Several speakers at Branko Jovanovic’s sentencing hearing in Rock County Court on Friday know what it’s like to lose a father.

After he lost his own dad, Jovanovic, 30, moved from Serbia to the United States about 10 years ago so he could be the new provider for his family as a truck driver.

Aleksandar Perovic, who has known Jovanovic since he was 10 or 11 years old, said the Illinois man was like an older brother he never had.

Perovic said his father died in his arms.

He knows how hard it can be, even though he acknowledged that he can’t fully be in the shoes of Michael L. Bacon’s family, who are still grieving the death of the 59-year-old father, grandfather and motorcyclist from Whitewater who died after Jovanovic ran a red light and struck him with a semitrailer truck in September 2019.

Judge Karl Hanson did not believe Jovanovic’s character—which was praised as selfless by his friends and family—was defined by this incident alone, nor did the judge think Jovanovic would reoffend in the future.

“I have no doubt in my mind, Mr. Jovanovic, that you will never again in your life run a red light,” Hanson said. “I am confident that anytime you are behind the wheel of a vehicle again, a red light is going to cause your heart to accelerate and your blood pressure to rise. And there is going to be a degree of fear that grows within you.”

Nonetheless, Hanson declined to sentence him to probation. His sentence was roughly in the middle of the state Department of Corrections’ recommendation of three to five years of prison—Hanson elected for a prison term of four years and three months, followed by eight years of extended supervision.

It was more than just taking a life, Hanson said. It was leaving the scene, too.

It appears that after the crash at the interchange at Interstate 90/39 and Highway 11/Avalon Road, Jovanovic pulled over and put on his hazard lights, said Assistant District Attorney Alex Goulart. But Jovanovic never got out of the truck.

He started to drive away but pulled over again, the prosecutor said. Still, he never got out, and he eventually drove away for good.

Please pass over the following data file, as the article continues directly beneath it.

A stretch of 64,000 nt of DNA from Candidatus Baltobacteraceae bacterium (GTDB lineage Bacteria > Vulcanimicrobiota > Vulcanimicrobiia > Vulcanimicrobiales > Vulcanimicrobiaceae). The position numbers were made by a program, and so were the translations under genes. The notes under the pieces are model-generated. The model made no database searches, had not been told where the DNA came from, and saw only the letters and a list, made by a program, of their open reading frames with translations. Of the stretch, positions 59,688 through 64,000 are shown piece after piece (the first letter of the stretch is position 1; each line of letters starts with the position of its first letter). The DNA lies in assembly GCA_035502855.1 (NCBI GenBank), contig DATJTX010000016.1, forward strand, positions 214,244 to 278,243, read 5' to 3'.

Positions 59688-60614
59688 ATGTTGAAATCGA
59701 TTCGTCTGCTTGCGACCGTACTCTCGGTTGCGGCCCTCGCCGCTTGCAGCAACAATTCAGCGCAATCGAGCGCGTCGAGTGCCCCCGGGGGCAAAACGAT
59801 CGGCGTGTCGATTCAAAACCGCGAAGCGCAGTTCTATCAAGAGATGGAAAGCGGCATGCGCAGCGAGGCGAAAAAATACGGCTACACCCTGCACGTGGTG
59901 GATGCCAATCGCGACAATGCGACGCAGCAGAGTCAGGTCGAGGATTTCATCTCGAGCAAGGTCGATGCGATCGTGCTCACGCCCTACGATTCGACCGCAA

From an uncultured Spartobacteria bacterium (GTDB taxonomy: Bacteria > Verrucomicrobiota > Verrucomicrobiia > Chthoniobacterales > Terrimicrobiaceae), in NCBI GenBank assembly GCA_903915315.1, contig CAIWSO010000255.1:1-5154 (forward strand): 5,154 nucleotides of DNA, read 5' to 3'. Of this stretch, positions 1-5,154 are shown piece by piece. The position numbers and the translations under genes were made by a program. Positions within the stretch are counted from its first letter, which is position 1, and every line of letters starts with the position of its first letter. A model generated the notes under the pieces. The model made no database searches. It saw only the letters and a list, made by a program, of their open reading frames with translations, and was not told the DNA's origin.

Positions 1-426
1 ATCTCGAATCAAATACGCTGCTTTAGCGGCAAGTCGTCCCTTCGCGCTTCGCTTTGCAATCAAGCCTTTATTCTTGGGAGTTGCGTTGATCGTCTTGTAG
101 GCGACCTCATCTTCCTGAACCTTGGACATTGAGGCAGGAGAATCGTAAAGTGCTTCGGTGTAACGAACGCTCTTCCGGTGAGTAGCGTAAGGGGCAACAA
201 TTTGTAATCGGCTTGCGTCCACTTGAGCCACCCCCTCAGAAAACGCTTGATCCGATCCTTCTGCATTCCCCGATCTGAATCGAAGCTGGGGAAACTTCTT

Goulart said Jovanovic, who the prosecutor said had other traffic violations in his recent history, chose to preserve his delivery time over stopping to see what had happened at the intersection.

“He was a risk on the roadway,” Goulart said.

One of Bacon’s children read a statement from his best friend, who wrote that he would have been defending Jovanovic had he stayed at the scene of the crash. Instead, the friend wrote that he “ran like a child.”

That friend wrote that he will never forgive Jovanovic, and the woman who read his statement said she also thought the incident was “unforgivable.”

She said Jovanovic deserves the death penalty, which she acknowledged was not in place in Wisconsin.

Goulart read another victim impact statement from another one of Bacon’s children, who wrote, “I hope once you’re done serving your sentence you get deported back to where you came from and never come back to the United States of America.”

Goulart later clarified to The Gazette that the statement “wasn’t based on any indication by immigration or any other federal agency stating he would be deported,” adding that his office has not heard anything about deportation.

But Bacon’s sister, who also shared thoughts from their mother who died a few months after the crash, struck a different tone.

About two weeks before he died, Bacon told his mom, who had been battling lung cancer, that he wasn’t afraid to die, his sister remembered. Their mom shouldn’t be afraid, either, because he said he had been saved by Jesus.

“I would like you to know that my mother, before she died, forgave you,” Bacon’s sister said. “My brothers and I, we forgive you, too. Mr. Jovanovic, ask for forgiveness, and God will forgive you, too.”

Jovanovic said his faith is also important to him, and it was before this case ever happened.

When he spoke Friday, he said he could not adequately express his anguish and guilt for causing Bacon’s death. He apologized to Bacon’s family and to the whole community.

“One more time, deep apologies and my prayers with Mr. Bacon, with his family,” he said. “God forgive me. May God help us all.”

This story was updated at 2:30 p.m. Friday with more scenes from the sentencing hearing.